Living on Life’s Barest Edge

Mapendo International Helps Resettle the Most Vulnerable

Fresh Start: Aline (center) with her brother (left) and cousin in 2008, after being perma- nently resettled in the U.S.
Fresh Start: Aline (center) with her brother (left) and cousin in 2008, after being perma- nently resettled in the U.S.

Published October 27, 2010, issue of November 05, 2010.
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For the past 15 years, Sasha Chanoff has worked in refugee rescue, relief and resettlement operations in Africa and the United States. In 2004, he founded Mapendo International, a humanitarian organization that rescues and protects refugees in Africa who live in peril in war-torn communities. Despite the urgent needs of these people, in the past decade more than 200,000 slots for resettlement to the United States have gone unfilled. Mapendo International fills this gap by enabling the most vulnerable people to permanently relocate to countries where they can rebuild their lives safely and eventually attain citizenship.

Chanoff is the recipient of the 2010 Charles Bronfman Prize and is a fellow of Echoing Green and of the Draper Richards Foundation. He holds a bacherlor’s degree in humanities from Wesleyan University and a master’s degree in humanitarian assistance from Tufts University,

Asked to describe a seminal moment in his work, Chanoff shared this story with the Forward.

—Abigail Jones

Just as I was starting Mapendo International in 2004, I met Aline, a 9-year-old Congolese girl who had recently fled with her family into Burundi. Rebels had attacked Aline’s family and other villagers for being Tutsis, one of the ethnic groups that has been used as scapegoats for the Congo’s problems. Aline’s parents carried her and her younger brother as they crossed into neighboring Burundi, where about 1,500 people from their community sought safety in a refugee camp.

On August 13, that refugee camp was attacked. Militias surrounded the area, set fire to the tents and massacred people as they tried to flee. Aline’s parents died in the flames. She and her brother escaped, but Aline was shot in the leg and lost consciousness. One of the other survivors told me how he found her among the dead and wounded and rushed her to a nearby hospital. As word spread that the killers would return, the survivors scattered and hid.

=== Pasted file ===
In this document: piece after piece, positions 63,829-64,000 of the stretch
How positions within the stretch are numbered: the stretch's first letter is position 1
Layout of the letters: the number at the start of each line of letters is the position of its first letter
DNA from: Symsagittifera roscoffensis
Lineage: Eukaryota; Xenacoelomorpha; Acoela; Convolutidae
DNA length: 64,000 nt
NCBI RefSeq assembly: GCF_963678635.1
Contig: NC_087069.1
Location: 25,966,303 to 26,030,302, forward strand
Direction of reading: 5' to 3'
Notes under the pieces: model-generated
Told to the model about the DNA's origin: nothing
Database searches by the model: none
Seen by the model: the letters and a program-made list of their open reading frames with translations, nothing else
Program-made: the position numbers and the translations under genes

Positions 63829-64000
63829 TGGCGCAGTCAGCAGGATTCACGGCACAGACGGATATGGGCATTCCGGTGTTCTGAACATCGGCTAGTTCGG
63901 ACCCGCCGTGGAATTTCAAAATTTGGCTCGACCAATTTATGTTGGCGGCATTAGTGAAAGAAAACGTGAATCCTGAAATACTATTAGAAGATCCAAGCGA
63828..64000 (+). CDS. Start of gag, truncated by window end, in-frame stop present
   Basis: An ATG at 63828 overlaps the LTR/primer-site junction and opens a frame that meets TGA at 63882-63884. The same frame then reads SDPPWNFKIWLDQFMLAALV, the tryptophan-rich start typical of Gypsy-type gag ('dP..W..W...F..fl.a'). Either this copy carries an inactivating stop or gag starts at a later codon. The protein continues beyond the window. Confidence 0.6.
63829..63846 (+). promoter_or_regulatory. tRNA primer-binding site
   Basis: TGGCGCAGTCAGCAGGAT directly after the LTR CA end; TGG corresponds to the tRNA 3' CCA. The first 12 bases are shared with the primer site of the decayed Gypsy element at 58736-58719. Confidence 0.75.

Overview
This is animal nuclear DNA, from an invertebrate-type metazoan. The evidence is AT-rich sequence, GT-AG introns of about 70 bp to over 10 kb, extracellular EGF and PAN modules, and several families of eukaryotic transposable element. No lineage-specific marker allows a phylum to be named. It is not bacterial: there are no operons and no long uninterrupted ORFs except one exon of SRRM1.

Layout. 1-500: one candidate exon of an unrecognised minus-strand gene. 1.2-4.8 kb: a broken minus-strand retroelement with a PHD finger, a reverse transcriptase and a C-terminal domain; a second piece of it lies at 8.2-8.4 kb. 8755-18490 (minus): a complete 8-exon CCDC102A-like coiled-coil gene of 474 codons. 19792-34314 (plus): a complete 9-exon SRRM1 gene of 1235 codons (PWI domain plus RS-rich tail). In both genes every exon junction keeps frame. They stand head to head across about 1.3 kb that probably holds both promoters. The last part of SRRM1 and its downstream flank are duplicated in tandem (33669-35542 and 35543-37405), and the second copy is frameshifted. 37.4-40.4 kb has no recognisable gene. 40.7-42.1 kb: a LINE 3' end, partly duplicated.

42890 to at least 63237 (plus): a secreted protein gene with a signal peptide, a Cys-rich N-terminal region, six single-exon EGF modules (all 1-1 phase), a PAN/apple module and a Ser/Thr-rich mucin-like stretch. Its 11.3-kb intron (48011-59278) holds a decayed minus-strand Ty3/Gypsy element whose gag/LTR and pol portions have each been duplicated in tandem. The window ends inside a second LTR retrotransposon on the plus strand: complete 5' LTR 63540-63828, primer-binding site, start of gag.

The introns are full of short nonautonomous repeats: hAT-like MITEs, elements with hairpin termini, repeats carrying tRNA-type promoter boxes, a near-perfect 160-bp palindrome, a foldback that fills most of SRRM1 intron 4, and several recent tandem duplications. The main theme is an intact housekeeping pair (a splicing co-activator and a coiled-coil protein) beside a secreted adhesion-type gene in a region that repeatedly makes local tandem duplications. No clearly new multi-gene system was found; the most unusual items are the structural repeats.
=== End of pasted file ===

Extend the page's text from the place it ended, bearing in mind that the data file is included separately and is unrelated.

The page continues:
Wounded in Burundi: Aline, on crutches in 2007, with her cousin (left) and brother.
Wounded in Burundi: Aline, on crutches in 2007, with her cousin (left) and brother.

I had previously worked in the Congo and was familiar with the awful reality of politically engineered ethnic massacres. But this had happened in a supposed safe haven outside Congo’s borders. I decided to travel to Burundi to interview the survivors and, with the help of the State Department and the United Nations, plan a rescue operation.

When I had visited dangerous areas before in my work with the U.N. Refugee Agency, I had the benefit of security assessments and armed escorts. Arriving in Burundi, I joined an armed convoy to travel out to the massacre site, but my own transportation was a rickety taxi that seemed ready to break down at any moment, leaving me stranded in a violent place.

When I met Aline and other survivors, I was convinced that the international community must do more than simply relocate them to a different refugee camp. After documenting all the survivors I could, I drafted a proposal to bring them to the United States through our government’s refugee-resettlement program. After my extended discussions with the State Department and the U.N. Refugee Agency, the process to resettle the survivors finally began.

That rescue effort was a seminal moment for me. In my previous work across Africa with various humanitarian agencies, I have witnessed many situations that called for action: refugees escaping violence by fleeing to urban slums, where they lived unassisted and in desperation; orphaned girls like Aline who were attacked, raped, kidnapped and forced into unwanted marriages or prostitution. I have met so many people who were on no list for rescue or assistance — in some ways, not much different from my great-grandparents’ plight as they fled Cossack attacks and anti-Semitic persecution in Russia. Now I saw that it was possible for an individual to actually make a difference for refugees living on life’s barest edge. And if an individual could do it, how much more effective might a small, nimble organization be? That was how Mapendo International came to be what it is today.

I saw Aline two years ago, at a memorial service for the survivors of that refugee camp massacre. She is now 15, in school and living in Albuquerque, N.M., with her younger brother and their grandmother. Despite all she’s been through, she was smiling and looked beautiful. Along with 1,000 other people from her community, she is making a new life in the United States. Six years after I first met Aline, Mapendo International has grown into an organization with a staff of more than 30 who work with the U.N. Refugee Agency, national governments and other nongovernmental organizations to bolster international rescue and resettlement efforts.

With private funding from individuals throughout the world, we have helped more than 10,000 victims of persecution escape from violence and rebuild their lives. Mapendo International is giving refugees the possibility of a future free from violent persecution, something far too many of my own relatives never had.

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